18 May 2021
18. May 2021 Commercial Aircraft

Good Practices for Escape Slide Maintenance to Ensure Successful Deployment

Ensuring safe and efficient maintenance across the entire aircraft lifecycle

28   Slide Maintenance2 01
28   Slide Maintenance2 01    
Fig3  No Wrapper    
Fig4   Incorrect Restraint    

Did you know that the most significant escape slide problems involved inflation, aircraft attitude, wind, fire, incorrect rigging and tears?

During a scheduled test an escape slide automatically initiated, the door opened and stopped at the half-open position. The door seemed to be held half-opened by the slide assembly for 30 seconds, and finally went fully open by itself after the slide released without assistance. The slide failed to inflate automatically after the slide released from it’s storage. The slide inflation was done manually. The door bottle and slide bottle pressure were checked in the green band before the slide deployment test.

This is a real event and highlights the importance of reliable escape slide deployment and how following correct maintenance procedures, and reporting slide deployment test results to Airbus, is essential for ensuring that escape slides will properly deploy when they are most needed.

"The door seemed to be held half-opened by the slide assembly for 30 seconds..."

Undisclosed Airbus Operator

Fig4   Incorrect Restraint

The reader may have experienced similar cases of slide non-deployments, as the operator whose report the extract above was taken from.

Studies performed on incorrect maintenance reveal that, as far as the equipment and furnishings are concerned, the most frequent issue is related to escape slides.

Researchers at the National Aerospace Laboratory (NLR) – Netherlands analyzed data for Western-built commercial passenger aircraft equipped with evacuation slides; they compared categories of slide problems with those identified in earlier studies, and made the following safety1 recommendations:

  • Examination of NLR’s study sample of 150 survivable aircraft accidents in which slides were used during 1970-2003 showed that in 81 cases (54%), one or more slides did not operate properly.
  • Examination of NLR’s study sample of 155 aircraft incidents in which slides were used showed that in 10 cases (6.5%) one or more slides did not operate properly.

Safety Precautions

If the slide does not deploy during a test, the deployment area must remain clear of any personnel as there is the risk that the slide can suddenly inflate until the slide is correctly secured. Sudden slide raft inflation may cause injuries or damage to equipment. It is recommended to carefully take photos from the inside and from the outside of the aircraft in addition to recording details of the position of the slide during a failed test. When it is confirmed that the slide is not obstructed by the door frame or its compartment the operator can then pull the manual inflation handle. This will ensure that the slide inflation gas cylinder is empty and that the slide is in a safe condition to handle.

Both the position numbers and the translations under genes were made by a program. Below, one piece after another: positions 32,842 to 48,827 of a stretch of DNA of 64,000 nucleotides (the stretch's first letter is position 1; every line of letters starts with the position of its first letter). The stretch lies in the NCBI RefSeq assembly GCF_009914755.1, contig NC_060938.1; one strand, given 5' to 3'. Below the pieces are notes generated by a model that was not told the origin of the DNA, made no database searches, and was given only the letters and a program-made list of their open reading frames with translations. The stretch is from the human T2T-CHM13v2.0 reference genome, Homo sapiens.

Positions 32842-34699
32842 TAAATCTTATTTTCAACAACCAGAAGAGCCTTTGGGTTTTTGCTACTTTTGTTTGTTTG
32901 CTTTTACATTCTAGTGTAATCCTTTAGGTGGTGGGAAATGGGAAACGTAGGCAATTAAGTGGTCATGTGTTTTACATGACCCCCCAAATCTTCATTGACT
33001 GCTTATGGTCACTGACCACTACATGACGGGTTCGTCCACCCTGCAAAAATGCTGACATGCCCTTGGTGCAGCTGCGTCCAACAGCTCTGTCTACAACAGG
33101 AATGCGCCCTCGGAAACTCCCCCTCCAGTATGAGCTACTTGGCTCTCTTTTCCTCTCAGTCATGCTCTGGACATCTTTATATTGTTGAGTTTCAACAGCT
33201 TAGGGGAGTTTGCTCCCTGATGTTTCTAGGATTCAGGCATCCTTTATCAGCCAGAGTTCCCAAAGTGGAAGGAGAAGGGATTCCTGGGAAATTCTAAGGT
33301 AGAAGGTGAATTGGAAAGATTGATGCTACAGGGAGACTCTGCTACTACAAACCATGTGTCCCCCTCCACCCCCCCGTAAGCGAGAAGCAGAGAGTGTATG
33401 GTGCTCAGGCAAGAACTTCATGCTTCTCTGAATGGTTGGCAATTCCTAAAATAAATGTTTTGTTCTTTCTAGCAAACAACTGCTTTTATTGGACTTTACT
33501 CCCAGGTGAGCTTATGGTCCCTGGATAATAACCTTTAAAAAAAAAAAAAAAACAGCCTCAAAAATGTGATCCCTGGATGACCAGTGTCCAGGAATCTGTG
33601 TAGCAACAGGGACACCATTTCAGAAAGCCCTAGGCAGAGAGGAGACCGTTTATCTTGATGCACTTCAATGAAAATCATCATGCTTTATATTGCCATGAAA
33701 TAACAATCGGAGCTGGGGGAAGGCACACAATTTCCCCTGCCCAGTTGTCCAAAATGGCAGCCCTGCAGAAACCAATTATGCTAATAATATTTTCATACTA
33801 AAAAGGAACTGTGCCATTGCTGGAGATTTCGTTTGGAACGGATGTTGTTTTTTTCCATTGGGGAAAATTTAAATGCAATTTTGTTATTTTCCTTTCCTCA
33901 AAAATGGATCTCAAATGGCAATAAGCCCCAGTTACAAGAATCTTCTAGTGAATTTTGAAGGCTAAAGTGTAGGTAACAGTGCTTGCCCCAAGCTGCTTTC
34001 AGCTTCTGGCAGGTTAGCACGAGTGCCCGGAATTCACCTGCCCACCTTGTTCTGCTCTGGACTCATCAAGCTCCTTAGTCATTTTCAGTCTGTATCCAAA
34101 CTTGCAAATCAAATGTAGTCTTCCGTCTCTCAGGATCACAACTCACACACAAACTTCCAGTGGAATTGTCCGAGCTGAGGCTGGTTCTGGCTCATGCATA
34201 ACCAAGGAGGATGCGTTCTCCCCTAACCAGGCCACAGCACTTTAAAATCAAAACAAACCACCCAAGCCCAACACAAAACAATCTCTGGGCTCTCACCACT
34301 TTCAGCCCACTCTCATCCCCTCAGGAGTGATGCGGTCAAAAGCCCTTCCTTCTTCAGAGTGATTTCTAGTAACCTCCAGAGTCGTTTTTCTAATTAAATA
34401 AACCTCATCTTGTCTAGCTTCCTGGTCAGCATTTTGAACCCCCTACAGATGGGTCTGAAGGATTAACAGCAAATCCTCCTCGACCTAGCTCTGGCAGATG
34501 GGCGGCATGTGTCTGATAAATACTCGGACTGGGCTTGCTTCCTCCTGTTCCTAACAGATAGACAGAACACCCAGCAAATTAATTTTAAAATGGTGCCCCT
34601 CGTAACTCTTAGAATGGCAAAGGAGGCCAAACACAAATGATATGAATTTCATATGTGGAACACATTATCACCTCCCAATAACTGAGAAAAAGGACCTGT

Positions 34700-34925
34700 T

The NLR report concluded that improper system packing/installation and improper maintenance of systems caused many of the slide inflation problems.

The Airbus Maintenance Event Analysis Panel (MEAP), which reviews maintenance-related in-service events, has received quite a number of reports on escape slides.

Each individual report has been reviewed, with corresponding root cause analyses, to confirm the circumstances as well as the maintenance and shop processes used. Overall findings confirm the study made by the NLR.

This Maintenance Briefing Note provides a summary of the findings, the reasons behind, and recommendations for correct slide operation.

Some examples of escape slide non-deployments are listed below without any order of priority, and this list is not exhaustive:

  • Incorrect routing of the activation cables and harnesses within the door
  • Retaining strap (lacing) used for pack transportation and stowing not removed before installation
  • Incorrect packing of the slides during shop maintenance
  • Missing coupling pin in the reservoir and valve assembly

Many of the reasons which may lead to non-deployments can be traced back to an improper packing of the slides, the so-called “fat packing”. If the slide is not packed as per the vendors’ folding instructions, the external dimensions can be outside the normal final envelope, which could affect the dropping kinematics of the slide pack and possibly lead to a non-automatic deployment.

It is acknowledged that the slide folding procedure is a complex and time-consuming process. However, the investment in strictly following the procedures as required and described by the vendor manuals, will pay off in avoiding troubleshooting (time) further to slide non-deployment due to improper packing procedures (hidden problems).